What’s that old saying about the best-laid plans of Mice and Macs? Well, my original plan was to post one more diary is this series, a catch-all that included a round-up of third party add-ons I’d tested, my final impressions of the product, and the benchmarks of the 400-MHz version of the PowerBook G4.
But, that’s before I reviewed those benchmarks. They were so interesting – and surprising — I wanted to get them up right away. After all, the money you save once you see these numbers might be your own!
From the standpoint of physical design, there are no differences between the 400 and 500-MHz TiBook. It offers the same thin, sleek exterior, beautiful wide screen, ports and snappy keyboard. Under the skin, the TiBook 400 has 128 MB of RAM versus 256 MB on the TiBook 500, a 10 GB drive versus a 20 GB drive, and, of course, a 100-MHz less in CPU clockrate.
I expected to see roughly 10 percent to 20 percent difference in performance, depending if you were looking at CPU-intensive tasks or SpeedMark scores.
I was surprised on both counts.
Sorry, this diary only features one piece of art, but what a very informative piece of art it is:
As you can see, in tests of Photoshop filters that are Altivec (Velocity Engine) -savvy, there is no distinguishable difference in speed between a 400 and 500-MHz G4 system. That means the delta in performance on Altivec-related benchmarks (except for Lighting Effects), is less than one second! This certainly might give buyers who are looking to get the fastest Photoshop speeds reason to consider the cheaper PowerBook configuration. Why pay more for a less-than-a-second difference?
Those users looking for the best overall system performance would be well advised to consider the SpeedMark scores, which give the 500-MHz machine the edge in overall performance. No, the big surprise was that in SpeedMark, there was no difference in performance between a G4 400 and a PowerBook G3 500, the recently discontinued high-end of the PowerBook line. Remember, SpeedMark uses a suite of applications running common tasks to come up with a single measure of speed. The tasks run the gamut from CPU-intensive to disk-intensive, and are designed to reflect an overall speed doing everyday things.
And, in the Photoshop RGB to CMYK test, a CPU-intensive task that is not Altivec-savvy, the PowerBook G3 500 is significantly faster than the PowerBook G4 400!
After the Lab analysts helped me off the floor (I’d fainted when I read this last set of test results), we discussed why this was happening. And, after some consideration, we realized this result did in fact make sense. Take away Altivec, and a G4 is basically a G3 in terms of performance. So, it makes sense that a 500-MHz G3 would be faster than a 400-MHz G4 running CPU tasks that are not Altivec-savvy.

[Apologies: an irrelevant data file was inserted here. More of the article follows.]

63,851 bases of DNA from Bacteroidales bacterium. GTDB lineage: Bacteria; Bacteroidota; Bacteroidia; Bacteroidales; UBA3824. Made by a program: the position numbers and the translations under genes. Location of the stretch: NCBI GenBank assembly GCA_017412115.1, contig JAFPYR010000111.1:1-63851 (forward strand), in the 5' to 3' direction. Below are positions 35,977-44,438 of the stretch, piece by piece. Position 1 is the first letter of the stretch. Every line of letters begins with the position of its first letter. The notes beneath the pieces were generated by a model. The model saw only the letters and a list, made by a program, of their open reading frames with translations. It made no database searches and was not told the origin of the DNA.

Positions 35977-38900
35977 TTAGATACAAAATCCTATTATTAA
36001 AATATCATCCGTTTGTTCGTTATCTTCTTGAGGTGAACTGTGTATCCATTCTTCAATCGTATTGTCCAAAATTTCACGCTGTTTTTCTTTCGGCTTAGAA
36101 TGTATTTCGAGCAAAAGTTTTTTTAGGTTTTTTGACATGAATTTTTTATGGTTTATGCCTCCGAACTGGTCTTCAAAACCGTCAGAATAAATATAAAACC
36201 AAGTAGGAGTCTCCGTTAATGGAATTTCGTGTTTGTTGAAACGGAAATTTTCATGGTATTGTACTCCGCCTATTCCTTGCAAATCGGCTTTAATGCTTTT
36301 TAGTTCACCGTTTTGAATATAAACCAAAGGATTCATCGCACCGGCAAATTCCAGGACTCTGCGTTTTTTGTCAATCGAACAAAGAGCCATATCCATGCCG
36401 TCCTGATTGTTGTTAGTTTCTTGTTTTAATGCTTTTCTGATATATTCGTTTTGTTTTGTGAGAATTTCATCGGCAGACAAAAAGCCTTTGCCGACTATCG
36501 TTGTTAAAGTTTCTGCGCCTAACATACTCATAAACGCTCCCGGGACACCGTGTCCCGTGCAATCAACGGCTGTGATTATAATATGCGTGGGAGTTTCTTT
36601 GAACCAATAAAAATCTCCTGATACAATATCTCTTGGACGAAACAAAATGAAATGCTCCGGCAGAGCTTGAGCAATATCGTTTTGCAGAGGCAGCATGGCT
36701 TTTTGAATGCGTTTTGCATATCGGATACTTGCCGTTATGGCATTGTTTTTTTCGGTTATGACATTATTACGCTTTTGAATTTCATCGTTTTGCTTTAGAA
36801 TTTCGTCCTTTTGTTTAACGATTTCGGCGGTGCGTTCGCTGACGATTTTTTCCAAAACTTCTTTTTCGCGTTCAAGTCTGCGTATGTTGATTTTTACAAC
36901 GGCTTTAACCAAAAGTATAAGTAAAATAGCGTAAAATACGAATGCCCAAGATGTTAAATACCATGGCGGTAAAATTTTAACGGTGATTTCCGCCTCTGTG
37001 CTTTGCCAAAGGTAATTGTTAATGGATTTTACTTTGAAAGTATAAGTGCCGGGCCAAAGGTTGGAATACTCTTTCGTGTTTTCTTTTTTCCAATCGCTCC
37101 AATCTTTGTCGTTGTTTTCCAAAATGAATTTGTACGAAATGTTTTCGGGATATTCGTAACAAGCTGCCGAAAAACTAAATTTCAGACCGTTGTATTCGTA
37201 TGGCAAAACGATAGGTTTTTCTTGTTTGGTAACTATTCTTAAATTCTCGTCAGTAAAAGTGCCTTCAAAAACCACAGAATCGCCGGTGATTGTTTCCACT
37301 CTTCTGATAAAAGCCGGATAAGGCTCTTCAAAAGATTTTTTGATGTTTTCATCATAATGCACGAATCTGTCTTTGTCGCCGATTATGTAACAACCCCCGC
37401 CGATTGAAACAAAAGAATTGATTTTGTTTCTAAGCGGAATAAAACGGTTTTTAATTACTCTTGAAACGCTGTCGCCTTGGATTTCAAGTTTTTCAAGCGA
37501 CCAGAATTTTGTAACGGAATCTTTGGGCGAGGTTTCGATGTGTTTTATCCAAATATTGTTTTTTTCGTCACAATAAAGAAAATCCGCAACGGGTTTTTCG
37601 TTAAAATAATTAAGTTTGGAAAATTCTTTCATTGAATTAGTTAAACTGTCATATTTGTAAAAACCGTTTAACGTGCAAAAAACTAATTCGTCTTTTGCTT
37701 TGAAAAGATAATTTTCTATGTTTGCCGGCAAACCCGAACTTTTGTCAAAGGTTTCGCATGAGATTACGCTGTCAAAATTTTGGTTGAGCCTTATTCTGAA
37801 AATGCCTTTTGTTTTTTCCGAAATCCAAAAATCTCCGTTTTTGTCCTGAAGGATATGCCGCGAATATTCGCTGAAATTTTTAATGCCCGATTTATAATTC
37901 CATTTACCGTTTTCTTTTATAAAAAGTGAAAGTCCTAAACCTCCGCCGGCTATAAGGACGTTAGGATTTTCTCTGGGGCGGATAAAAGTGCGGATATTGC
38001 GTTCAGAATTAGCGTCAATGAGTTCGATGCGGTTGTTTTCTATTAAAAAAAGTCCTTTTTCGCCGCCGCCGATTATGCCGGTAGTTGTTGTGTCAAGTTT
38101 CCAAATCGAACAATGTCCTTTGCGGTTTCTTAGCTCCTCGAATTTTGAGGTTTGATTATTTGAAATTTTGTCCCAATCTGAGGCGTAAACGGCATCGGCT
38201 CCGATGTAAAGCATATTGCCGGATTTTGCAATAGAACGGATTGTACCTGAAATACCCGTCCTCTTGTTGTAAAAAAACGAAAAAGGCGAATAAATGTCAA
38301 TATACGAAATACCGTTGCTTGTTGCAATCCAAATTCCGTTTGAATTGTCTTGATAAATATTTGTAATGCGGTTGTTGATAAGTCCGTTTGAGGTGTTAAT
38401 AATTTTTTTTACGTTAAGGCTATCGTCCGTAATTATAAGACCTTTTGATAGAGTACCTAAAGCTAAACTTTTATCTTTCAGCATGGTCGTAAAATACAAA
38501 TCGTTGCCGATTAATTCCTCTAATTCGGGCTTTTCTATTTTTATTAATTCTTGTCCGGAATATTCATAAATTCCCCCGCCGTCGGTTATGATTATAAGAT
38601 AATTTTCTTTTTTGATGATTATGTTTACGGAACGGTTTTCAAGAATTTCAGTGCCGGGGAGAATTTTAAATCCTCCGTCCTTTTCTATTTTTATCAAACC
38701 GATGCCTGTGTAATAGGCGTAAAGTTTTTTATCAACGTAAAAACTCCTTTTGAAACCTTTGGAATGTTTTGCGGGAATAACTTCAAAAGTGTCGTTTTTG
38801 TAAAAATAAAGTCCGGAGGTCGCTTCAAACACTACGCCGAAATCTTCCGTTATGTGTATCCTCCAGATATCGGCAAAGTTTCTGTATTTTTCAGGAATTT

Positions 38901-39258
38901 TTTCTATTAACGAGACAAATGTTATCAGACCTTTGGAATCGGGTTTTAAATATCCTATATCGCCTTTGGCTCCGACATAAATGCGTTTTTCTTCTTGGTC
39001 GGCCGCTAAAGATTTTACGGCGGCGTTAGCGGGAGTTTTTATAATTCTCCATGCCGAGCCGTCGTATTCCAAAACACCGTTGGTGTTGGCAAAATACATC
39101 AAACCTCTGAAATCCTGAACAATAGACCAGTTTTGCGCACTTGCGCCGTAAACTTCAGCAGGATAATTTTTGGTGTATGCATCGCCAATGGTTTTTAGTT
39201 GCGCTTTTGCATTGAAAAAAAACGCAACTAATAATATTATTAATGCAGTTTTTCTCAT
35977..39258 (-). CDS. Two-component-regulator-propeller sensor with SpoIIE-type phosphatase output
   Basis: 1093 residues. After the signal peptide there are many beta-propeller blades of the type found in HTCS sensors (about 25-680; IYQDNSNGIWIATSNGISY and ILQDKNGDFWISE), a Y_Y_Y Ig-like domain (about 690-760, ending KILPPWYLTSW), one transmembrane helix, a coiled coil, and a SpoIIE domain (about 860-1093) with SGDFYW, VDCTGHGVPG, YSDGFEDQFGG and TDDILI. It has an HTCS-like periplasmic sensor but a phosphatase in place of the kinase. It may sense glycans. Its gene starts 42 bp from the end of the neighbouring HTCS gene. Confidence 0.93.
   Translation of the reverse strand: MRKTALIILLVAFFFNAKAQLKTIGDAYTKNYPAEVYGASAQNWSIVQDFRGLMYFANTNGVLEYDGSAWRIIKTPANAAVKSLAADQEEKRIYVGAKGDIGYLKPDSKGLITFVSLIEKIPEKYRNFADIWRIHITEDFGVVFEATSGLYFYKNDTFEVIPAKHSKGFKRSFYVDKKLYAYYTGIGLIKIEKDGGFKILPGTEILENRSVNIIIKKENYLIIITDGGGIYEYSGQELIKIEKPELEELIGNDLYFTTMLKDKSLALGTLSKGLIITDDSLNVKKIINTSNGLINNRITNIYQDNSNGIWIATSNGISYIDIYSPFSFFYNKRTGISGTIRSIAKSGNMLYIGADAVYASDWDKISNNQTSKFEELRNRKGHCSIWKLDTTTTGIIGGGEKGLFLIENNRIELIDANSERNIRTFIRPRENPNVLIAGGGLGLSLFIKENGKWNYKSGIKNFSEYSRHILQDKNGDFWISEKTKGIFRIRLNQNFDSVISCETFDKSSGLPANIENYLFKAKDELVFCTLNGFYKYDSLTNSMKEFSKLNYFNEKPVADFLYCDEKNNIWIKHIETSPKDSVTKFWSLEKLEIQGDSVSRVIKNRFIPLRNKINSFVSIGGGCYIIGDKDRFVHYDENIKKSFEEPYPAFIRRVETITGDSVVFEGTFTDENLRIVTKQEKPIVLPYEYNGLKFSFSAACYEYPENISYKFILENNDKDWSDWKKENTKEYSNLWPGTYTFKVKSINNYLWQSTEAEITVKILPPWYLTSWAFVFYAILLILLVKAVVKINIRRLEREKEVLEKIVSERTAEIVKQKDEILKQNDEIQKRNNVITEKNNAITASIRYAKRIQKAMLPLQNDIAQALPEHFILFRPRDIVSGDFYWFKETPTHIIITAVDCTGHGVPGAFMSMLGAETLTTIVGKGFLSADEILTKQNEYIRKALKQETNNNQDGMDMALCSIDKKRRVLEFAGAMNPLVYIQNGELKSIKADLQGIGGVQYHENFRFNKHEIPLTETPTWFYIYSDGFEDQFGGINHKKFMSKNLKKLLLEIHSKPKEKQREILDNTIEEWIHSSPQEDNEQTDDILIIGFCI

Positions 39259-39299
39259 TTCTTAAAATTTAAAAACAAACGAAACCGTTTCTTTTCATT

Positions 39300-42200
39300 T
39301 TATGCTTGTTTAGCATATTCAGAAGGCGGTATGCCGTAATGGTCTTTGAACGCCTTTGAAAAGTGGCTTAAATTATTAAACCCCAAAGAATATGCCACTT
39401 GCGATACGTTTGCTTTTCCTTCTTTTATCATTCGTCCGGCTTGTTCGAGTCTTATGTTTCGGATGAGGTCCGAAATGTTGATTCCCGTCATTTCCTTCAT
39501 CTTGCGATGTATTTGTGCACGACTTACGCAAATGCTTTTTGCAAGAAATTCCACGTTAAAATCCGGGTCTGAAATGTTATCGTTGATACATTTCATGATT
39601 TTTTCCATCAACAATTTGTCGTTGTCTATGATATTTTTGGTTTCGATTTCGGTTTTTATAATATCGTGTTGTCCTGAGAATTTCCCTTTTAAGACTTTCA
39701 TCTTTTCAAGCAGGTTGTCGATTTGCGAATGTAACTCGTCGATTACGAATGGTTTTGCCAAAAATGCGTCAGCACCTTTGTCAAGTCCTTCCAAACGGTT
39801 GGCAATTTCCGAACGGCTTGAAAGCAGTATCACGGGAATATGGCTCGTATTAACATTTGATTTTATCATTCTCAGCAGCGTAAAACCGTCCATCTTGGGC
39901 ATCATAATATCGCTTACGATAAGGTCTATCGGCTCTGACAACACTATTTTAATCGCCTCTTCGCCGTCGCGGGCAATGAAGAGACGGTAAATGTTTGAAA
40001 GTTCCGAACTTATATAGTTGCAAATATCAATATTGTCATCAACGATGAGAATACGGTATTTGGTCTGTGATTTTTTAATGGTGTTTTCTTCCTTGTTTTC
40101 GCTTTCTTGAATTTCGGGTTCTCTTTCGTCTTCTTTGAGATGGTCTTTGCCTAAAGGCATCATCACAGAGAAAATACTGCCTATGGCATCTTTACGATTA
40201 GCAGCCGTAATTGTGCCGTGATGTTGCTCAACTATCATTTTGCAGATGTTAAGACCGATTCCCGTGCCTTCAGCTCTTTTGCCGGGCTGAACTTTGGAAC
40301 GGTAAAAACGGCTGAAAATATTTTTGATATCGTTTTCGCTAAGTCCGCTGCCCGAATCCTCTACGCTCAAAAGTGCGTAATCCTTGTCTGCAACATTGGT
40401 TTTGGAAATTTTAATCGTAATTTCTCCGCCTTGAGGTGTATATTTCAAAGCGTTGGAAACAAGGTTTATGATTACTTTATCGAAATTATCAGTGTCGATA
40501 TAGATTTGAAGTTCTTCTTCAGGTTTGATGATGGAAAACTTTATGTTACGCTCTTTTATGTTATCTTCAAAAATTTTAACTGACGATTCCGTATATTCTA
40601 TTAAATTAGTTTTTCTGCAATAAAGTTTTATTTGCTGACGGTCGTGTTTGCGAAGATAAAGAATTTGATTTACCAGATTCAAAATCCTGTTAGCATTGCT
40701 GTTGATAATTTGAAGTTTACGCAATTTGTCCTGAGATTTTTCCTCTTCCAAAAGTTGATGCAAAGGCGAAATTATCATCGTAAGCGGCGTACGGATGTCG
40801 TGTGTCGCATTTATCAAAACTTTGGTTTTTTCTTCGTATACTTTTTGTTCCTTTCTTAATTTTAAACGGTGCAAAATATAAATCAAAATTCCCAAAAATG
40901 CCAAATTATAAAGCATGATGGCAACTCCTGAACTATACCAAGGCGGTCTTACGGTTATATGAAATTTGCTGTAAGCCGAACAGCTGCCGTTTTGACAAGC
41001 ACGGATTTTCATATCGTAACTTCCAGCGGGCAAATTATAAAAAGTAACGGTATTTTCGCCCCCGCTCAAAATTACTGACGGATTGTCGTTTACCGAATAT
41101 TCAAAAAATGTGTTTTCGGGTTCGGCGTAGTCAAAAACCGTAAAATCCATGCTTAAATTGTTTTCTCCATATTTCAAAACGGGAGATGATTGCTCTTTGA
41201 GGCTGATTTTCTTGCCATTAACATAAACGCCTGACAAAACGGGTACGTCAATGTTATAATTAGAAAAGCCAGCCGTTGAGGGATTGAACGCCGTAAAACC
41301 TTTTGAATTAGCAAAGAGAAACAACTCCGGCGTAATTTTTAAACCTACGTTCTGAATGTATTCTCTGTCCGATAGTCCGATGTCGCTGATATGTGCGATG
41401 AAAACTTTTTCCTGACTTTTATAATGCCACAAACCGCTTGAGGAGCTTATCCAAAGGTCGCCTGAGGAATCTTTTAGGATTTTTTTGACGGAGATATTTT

On the Quake III test, the difference in speed is, again, very modest, as Quake primarily tests graphics performance and both units use the same ATI RAGE Mobility chipset. The SoundJam test gave the nod to the TiBook 500, where Altivec-enhanced performance really pays off. By the way, for those of you who were wondering why the TiBook 500 beat the Power Mac G4 533 in the SoundJam test, it’s because the TiBook’s new DVD-ROM mechanism offers faster throughput than the mechanism in the 533 desktop machine.
So, now for the big question, which is the best value? Well, here’s what it comes down to: Pricing out the cost of upgrades at the Apple online store, the price for adding an additional 128 Mb of RAM to the PowerBook G4 400 is $300. Upgrading to a 20 MB hard drive adds another $200. That means it will cost you $500 to make a TiBook 400 feature-equivalent with a TiBook 500. And, keep in mind, you can get much better prices on RAM from a third-party supplier: Outpost.com offers the same RAM upgrade for $70.95.
So, let’s say you buy your new PowerBook G4 400 from Apple with a 20 GB hard drive, and opt for the cheaper RAM from Outpost — the difference in price is only $271. (Outpost doesn’t charge for overnight shipping or tax, so there’s no additional cost buying your RAM from them.) That means if you purchase a TiBook 500, you’re paying $629 extra for what generally amounts to a modest difference in performance.
That TiBook 400 is beginning to sound like a pretty sweet deal!
One last thing: Tonight while I was writing up these results, I installed an Airport card in the TiBook 400 to see if it gave me trouble when getting at the slot under the bottom cover. I’m happy to report things went a bit better than they did with the 500-Mhz machine (see the Diary, Day Four). The screws were still a bit tight in the chassis, but with a little caution the cover went back on with only a minimum of hassle. And only one screw tried to go in at an angle (I was ultimately able to get it to go in straight.) I’m now convinced that if someone at Apple hadn’t installed the card on the TiBook 500 and, apparently in a rush, tightened a couple of screws in at an angle, I would have had far fewer problems with that unit, as well.
I did encounter one new problem with the TiBook 400: I had a heck of time getting the battery out of the machine. There was something wrong with the latch that’s supposed to pop up the battery – it didn’t work. I ultimately had to use a flat-head screwdriver like a lever to get the battery out.
Oh, well, nothing’s ever perfect, is it?
Tune in next week for the last (really!) installment of the PowerBook G4 test diaries, where I share my final thoughts on Apple’s new portables and bestow the mouse rating.